If you have ever applied to, currently serve, or have served in, the United States Military, you are entitled to protections in the workplace under the Uniformed Services Employment and Reemployment Act. These rights include job protection, freedom from discrimination, and continuation of insurance benefits.
If you leave your job to join the military, you are entitled to be reemployed in your former position or one of equal statute, as if you had never been absent, provided that you do the following:
- Provide advance notice to your employer that you are leaving to serve in the military;
- Serve in the military for five years or less while with the employer;
- Return to work or apply for reemployment in a timely manner, unless impossible or unreasonable; and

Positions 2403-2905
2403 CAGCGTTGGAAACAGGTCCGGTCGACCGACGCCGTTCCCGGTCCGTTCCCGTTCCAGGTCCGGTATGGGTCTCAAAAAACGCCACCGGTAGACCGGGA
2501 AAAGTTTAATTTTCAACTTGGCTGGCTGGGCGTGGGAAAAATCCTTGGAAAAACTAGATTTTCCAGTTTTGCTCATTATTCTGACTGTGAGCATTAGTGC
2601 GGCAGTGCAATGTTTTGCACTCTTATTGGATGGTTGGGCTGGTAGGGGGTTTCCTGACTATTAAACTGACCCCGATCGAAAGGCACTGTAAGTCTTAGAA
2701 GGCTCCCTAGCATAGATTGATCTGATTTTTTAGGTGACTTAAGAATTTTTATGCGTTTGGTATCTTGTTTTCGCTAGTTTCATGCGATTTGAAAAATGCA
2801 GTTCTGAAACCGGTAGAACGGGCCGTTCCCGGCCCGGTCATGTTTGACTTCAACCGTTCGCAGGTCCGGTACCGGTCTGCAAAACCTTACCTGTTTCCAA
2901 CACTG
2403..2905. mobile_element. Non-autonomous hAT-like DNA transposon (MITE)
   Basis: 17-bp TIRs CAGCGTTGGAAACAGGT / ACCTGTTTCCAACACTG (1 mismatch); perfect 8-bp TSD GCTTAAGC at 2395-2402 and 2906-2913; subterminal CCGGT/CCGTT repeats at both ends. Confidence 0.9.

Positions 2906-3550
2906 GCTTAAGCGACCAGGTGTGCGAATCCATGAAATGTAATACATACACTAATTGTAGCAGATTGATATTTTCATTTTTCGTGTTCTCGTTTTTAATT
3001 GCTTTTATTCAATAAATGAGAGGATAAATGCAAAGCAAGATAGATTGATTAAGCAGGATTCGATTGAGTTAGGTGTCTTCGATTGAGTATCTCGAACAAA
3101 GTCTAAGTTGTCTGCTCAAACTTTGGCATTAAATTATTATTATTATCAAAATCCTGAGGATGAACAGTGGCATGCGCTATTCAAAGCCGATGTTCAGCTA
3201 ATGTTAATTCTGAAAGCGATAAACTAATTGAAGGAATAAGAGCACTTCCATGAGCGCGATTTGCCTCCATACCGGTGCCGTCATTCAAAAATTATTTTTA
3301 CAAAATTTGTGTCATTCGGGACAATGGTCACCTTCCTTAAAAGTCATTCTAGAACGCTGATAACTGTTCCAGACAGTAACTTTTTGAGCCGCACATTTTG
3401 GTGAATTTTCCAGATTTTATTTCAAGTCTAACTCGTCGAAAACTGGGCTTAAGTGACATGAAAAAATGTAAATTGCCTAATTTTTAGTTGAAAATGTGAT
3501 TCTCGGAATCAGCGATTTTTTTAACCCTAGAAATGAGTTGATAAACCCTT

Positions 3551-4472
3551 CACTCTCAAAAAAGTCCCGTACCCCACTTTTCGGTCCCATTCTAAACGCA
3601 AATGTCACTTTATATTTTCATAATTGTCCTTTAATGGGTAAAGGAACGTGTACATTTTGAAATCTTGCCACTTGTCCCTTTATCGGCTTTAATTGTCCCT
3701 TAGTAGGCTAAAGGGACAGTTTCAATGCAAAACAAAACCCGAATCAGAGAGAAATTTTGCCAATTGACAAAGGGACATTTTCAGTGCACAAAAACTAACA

- Receive an honorable discharge.
In addition to the right to reemployment, you may not be discriminated or retaliated against for any of the following reason:
- Being a past or present uniformed service member;
- Having applied to join the military; or
- Being obligated to serve in the military.
In the case of an obligation to serve, an employer may not deny you initial employment, reemployment, or continuation of employment because of your obligation to serve. In addition to reemployment, if you leave your job to serve, your health insurance must be maintained as if you were still working. If your absence is 30 days or less, your employer must pay for the coverage on the same terms as it would have had you been working. If your absence exceeds 30 days, then you may be required to pay the entire insurance premium.
If you have served in the military and been denied job benefits by your current or a prospective employer, you can count on the lawyers at Tipp & Buley to represent you vigorously. Call us today at 406-389-4215 to make an appointment, or reach us online to set up a one-on-one consultation.